The line on Pat Buchanan has always been this: He might be slightly cracked -- for example, writing in his latest book that Hitler's invasion of France was defensive ("to secure his rear") or that Nazi Germany was no threat to the United States after 1940 -- but at least he is principled: He knows what he believes and says it without fear or equivocation.
After Buchanan's recent performance auditioning for the Reform Party presidential nomination, however, it is clear that his reputation for principle is an elaborate fraud.
For example, in a column last November headlined "The Dispossession of Christian Americans," Buchanan is agitated about figures showing that half of Harvard students are Asian or Jewish. He decries "a Harvard student body where non-Jewish whites -- 75 percent of the U.S. population -- get just 25 percent of the slots. Talk about underrepresentation! Now we know who really gets the shaft at Harvard -- white Christians."
This is, of course, cracked. (The implication that Asians and Jews have had 50 percent of the spots set aside for them to the exclusion of white ethnics is nutty.) But when he thunders that "a liberal elite is salving its social conscience by robbing America's white middle class of its birthright, and handing it over to minorities," he at least seems full of passionate intensity.
So when Gloria Borger asked him about this on "Face the Nation" -- "You wrote in that column that they -- Ivy League colleges -- should `look more like America,' as you put it, by reserving 75 percent of their slots for, quote, `non-Jewish whites' " -- we might have expected a rigorous defense.
Instead, Buchanan first tried denial. "Oh, I don't think I wrote that."
When Borger shot back, "You did write that. I'm quoting," Buchanan took a dive, protesting now that he'd been speaking "tongue in cheek."
Tongue in cheek? Buchanan wrote not one but two columns denouncing the Ivy League for "denying its first-class tickets to the upper crust of society" to "Euro-Americans." There is not a hint of irony in either piece. Moreover, the second (Jan. 1, 1999) refers explicitly to the fuss kicked up by the first (Nov. 27, 1998): "When I suggested that it might be time for Euro-Americans to demand affirmative action, the usual suspects answered with the usual invective." The second column is the time to reveal it was all in jest, no?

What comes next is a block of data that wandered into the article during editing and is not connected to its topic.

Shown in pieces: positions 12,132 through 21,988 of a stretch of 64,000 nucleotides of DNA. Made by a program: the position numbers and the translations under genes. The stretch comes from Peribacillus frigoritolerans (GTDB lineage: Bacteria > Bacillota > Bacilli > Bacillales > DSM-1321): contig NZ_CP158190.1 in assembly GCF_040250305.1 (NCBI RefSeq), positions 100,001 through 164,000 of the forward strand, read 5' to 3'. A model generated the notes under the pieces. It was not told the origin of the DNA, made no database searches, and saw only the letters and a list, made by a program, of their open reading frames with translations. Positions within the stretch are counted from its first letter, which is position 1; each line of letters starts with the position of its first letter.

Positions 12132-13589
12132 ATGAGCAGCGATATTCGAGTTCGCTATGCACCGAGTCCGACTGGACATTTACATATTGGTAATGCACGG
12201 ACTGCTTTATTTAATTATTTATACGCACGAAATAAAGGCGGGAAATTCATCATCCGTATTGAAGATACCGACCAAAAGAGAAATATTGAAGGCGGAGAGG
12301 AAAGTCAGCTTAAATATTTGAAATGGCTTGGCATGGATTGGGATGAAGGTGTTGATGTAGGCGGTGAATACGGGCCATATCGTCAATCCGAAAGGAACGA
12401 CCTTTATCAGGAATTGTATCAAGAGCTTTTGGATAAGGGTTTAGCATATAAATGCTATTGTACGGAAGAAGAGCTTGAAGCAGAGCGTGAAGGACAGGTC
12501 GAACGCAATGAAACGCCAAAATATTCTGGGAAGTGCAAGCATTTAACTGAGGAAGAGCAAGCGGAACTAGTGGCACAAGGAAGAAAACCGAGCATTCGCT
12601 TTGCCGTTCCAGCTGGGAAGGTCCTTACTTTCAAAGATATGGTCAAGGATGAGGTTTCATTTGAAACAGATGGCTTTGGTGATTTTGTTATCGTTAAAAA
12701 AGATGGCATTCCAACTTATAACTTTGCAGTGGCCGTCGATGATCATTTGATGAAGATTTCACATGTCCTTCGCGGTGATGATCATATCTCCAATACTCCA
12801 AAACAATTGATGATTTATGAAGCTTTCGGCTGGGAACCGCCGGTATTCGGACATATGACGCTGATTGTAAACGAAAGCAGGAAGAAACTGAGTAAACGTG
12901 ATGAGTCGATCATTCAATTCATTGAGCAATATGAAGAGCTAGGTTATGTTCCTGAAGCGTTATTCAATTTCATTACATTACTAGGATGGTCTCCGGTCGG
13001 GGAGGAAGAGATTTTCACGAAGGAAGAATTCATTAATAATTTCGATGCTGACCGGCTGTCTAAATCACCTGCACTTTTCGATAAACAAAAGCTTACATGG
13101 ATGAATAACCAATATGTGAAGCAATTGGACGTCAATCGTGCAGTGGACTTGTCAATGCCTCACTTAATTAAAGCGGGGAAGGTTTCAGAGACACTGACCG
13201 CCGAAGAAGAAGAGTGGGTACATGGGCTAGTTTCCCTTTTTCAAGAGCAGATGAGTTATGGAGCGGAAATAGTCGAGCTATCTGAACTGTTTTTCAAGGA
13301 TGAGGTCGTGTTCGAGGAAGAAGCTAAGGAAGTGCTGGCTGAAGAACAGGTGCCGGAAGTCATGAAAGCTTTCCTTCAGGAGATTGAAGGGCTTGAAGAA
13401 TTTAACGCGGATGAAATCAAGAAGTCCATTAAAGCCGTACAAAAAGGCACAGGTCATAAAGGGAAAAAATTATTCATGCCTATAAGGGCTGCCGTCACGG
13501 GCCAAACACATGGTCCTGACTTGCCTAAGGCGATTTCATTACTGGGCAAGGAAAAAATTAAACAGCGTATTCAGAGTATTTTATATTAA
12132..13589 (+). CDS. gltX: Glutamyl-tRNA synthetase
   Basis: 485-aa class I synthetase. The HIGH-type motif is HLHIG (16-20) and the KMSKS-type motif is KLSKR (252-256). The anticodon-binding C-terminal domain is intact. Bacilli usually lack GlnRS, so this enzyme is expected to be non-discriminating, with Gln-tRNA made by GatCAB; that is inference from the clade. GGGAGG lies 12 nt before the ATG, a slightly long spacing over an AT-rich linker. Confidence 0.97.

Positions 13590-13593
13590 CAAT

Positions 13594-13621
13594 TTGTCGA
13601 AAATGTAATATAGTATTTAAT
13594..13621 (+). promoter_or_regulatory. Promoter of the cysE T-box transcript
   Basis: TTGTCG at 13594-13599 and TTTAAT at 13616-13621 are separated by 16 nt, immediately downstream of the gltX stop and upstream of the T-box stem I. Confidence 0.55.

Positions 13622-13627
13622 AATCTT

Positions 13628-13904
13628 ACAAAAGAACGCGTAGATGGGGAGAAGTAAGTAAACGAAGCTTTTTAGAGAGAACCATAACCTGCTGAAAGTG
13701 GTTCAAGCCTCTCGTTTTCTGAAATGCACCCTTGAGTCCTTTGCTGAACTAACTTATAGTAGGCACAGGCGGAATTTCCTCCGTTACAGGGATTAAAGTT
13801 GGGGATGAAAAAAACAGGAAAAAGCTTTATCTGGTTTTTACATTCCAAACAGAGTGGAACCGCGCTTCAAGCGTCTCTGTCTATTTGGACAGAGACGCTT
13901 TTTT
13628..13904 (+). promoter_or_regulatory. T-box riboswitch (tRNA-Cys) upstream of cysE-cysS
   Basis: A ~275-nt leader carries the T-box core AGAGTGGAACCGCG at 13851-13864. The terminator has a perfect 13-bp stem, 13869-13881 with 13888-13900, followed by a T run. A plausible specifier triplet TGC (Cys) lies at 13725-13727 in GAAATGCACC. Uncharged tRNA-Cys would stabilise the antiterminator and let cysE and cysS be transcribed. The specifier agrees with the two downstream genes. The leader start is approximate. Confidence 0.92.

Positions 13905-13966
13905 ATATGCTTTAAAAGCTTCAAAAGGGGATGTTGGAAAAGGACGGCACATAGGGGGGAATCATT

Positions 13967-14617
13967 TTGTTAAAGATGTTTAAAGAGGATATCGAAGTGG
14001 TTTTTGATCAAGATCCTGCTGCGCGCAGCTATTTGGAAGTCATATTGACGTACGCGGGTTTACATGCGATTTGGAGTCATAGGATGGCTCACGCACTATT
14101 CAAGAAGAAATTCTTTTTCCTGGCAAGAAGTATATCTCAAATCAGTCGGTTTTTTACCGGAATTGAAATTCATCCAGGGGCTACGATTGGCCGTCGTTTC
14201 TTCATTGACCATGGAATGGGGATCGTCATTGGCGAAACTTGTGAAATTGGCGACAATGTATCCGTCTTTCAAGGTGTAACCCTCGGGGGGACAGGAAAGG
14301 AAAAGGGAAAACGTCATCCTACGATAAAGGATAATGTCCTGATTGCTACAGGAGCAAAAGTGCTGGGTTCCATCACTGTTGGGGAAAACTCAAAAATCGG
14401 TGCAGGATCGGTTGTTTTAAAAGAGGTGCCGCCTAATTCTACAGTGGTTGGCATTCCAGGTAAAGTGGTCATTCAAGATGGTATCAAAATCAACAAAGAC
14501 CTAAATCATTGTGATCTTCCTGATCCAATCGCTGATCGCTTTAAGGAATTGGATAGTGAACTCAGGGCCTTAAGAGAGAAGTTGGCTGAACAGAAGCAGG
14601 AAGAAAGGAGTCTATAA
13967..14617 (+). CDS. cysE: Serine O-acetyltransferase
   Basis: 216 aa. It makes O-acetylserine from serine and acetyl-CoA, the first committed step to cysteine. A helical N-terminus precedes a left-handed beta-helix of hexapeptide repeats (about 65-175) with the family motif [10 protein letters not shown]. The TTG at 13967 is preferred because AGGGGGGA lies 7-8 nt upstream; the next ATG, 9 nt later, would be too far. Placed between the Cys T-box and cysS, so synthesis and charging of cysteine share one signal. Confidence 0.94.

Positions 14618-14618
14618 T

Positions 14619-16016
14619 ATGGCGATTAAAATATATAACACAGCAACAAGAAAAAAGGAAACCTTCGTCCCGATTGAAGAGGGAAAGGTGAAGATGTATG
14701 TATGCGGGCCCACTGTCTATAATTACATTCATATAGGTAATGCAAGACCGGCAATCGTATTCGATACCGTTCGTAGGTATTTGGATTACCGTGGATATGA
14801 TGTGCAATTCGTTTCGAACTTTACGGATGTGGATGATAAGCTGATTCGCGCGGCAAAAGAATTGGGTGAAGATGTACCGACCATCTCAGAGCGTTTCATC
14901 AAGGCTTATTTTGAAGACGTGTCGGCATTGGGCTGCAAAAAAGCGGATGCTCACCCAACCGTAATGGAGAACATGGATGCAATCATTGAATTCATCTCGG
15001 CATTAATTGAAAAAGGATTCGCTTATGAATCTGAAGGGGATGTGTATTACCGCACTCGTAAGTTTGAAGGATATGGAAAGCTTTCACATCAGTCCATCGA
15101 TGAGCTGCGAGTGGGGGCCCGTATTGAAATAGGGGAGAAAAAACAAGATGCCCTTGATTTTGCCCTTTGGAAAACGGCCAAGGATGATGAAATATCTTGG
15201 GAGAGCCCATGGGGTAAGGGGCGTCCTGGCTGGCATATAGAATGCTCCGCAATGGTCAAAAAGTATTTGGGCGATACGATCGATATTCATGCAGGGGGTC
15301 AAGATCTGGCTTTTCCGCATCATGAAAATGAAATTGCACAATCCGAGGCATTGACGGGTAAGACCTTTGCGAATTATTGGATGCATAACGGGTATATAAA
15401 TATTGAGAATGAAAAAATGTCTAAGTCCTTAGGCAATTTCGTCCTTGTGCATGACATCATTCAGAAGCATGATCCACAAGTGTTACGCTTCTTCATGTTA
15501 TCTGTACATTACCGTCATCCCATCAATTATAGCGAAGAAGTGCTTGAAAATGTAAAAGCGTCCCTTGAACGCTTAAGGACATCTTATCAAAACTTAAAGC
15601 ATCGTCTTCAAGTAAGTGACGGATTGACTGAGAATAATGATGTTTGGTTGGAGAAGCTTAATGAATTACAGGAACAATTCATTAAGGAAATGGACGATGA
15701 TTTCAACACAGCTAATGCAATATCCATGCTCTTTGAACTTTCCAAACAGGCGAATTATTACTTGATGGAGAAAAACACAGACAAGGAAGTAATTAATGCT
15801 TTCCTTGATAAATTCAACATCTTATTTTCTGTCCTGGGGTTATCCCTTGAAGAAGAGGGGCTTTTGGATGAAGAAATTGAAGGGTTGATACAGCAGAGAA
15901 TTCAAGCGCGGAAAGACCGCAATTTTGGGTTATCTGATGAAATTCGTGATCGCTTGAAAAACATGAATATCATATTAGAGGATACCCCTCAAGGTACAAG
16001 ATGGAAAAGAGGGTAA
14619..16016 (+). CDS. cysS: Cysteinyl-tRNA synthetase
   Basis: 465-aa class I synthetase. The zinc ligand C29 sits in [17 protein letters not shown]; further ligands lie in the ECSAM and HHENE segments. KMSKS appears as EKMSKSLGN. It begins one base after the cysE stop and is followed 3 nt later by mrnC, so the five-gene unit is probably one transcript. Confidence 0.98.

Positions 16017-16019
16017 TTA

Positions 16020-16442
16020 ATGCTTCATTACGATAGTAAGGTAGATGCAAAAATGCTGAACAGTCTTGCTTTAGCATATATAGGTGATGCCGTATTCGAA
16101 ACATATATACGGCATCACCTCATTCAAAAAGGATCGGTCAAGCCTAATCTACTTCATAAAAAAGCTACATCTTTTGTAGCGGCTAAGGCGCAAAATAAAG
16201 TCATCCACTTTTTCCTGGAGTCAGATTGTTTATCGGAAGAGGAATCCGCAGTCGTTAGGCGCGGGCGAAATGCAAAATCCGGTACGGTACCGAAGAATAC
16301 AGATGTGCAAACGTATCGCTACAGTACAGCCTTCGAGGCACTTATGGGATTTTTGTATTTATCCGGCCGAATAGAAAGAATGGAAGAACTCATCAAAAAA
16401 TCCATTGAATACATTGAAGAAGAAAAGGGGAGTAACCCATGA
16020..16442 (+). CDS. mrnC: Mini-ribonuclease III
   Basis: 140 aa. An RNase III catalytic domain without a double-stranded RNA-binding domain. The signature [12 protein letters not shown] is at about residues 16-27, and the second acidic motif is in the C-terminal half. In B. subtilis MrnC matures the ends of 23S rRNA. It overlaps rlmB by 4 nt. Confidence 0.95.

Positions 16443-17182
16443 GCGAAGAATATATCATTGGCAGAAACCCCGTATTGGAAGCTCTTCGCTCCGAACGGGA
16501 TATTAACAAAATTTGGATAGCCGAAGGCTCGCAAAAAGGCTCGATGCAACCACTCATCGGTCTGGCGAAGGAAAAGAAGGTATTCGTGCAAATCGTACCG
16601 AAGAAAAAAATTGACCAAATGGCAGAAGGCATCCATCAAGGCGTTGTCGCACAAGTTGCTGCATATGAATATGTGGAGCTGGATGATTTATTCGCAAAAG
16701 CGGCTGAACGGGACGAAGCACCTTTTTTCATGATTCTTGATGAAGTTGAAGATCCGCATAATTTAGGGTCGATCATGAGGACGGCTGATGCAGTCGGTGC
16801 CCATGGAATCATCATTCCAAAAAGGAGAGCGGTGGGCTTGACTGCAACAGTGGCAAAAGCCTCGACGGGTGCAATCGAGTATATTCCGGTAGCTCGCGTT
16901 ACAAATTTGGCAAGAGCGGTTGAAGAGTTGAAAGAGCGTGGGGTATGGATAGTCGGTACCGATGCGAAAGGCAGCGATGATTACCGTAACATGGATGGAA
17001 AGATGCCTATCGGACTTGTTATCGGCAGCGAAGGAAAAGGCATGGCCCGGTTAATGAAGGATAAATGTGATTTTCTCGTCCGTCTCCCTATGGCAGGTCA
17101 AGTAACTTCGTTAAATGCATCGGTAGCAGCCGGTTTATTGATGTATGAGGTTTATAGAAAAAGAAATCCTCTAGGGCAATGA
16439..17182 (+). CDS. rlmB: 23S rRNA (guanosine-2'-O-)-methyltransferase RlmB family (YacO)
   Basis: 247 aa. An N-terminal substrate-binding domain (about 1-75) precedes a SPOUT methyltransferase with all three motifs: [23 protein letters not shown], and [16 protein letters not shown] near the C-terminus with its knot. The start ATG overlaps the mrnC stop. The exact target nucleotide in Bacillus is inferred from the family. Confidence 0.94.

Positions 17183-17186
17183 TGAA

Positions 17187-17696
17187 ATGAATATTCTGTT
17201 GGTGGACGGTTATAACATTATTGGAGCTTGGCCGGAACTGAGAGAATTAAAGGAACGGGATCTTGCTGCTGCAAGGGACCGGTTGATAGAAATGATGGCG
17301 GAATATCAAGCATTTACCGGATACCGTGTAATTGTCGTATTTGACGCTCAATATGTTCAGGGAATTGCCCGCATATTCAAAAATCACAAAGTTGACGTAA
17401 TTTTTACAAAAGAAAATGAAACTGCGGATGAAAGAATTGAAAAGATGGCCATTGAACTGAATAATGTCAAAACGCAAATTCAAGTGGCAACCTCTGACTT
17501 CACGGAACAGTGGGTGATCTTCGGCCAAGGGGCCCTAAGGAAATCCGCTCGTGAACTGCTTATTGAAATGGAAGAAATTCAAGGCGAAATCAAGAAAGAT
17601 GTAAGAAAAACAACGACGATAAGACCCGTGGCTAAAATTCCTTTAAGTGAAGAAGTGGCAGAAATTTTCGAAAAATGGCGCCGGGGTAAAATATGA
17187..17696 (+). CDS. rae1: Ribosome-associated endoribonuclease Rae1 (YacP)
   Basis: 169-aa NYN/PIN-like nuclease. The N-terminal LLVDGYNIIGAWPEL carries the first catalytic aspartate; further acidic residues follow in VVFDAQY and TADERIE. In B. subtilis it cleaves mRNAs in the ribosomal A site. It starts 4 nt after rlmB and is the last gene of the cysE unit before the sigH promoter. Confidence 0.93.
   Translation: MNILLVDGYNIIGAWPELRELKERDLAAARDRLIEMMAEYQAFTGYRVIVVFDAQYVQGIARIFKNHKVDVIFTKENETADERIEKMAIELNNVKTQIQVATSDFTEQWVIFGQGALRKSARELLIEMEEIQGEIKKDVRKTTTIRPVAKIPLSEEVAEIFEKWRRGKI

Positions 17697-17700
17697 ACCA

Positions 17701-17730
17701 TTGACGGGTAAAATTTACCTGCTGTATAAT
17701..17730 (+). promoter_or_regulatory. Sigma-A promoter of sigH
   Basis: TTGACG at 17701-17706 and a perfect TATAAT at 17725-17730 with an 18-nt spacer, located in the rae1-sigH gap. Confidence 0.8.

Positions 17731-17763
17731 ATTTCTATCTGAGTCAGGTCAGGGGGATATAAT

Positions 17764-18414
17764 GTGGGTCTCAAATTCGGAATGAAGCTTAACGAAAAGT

No. If anything, Buchanan laid it on thicker in the follow-up, righteously declaring, "This social and moral injustice needs airing."
And, by God, airing injustice is what Pat does. Right?
Right. Until he's called on it on national TV. Then he goes impish and squishy and claims that he is an ironist.
Pat Buchanan is a lot of things. But ironist he is not.
He is, for starters, a both-sides-of-the-mouth politician. His technique is to convey raw prejudice to his followers, who understand his code, then go on respectable media, smile and pretend he never meant it. His trademark is the wink. The wink is interpreted by his friends in mainstream media as "I'm fooling the mob." It is understood by the mob as "I'm fooling the pointy-heads."
An ironist he is not. But a hypocrite he is. He savages the Republican Party for being insufficiently committed to the unborn, then gets ready to defect to a party that is entirely and publicly indifferent to abortion -- and, to boot, to the other great social issues Buchanan claims are so near his bosom, such as gay rights.
Howard Phillips's Constitution Party shares not just Buchanan's foreign and economic policies but his views on abortion, religion and the rest. Why then is Buchanan courting the Reform Party? Because the Constitution Party is not up for $13 million in free federal money.
So off to dance with Ross Perot -- and to lunch with Lenora Fulani, self-described (former?) "militant black nationalist . . . Marxist and social therapist," now a power in the Reform Party. Buchanan's association with Fulani, once head of the "black-led, woman-led, multiracial and pro-gay" New Alliance Party, is beyond parody. Fulani is so far out on the loony left that she once called Michael Dukakis a "white supremacist candidate." (She ought to read Pat's columns.)
In April 1987, she went to Libya to join a rally marking the first anniversary of the U.S. bombing of Libya. That bombing was the work of Ronald Reagan, Buchanan's hero and boss. Pat was White House director of communications at the time of the attack. Fulani called it a "terrorist bombing."
And we thought that red-brown alliances were a specialty of the Russians. Who knows? Maybe Buchanan now thinks the bombing was a big mistake. Or just tongue in cheek.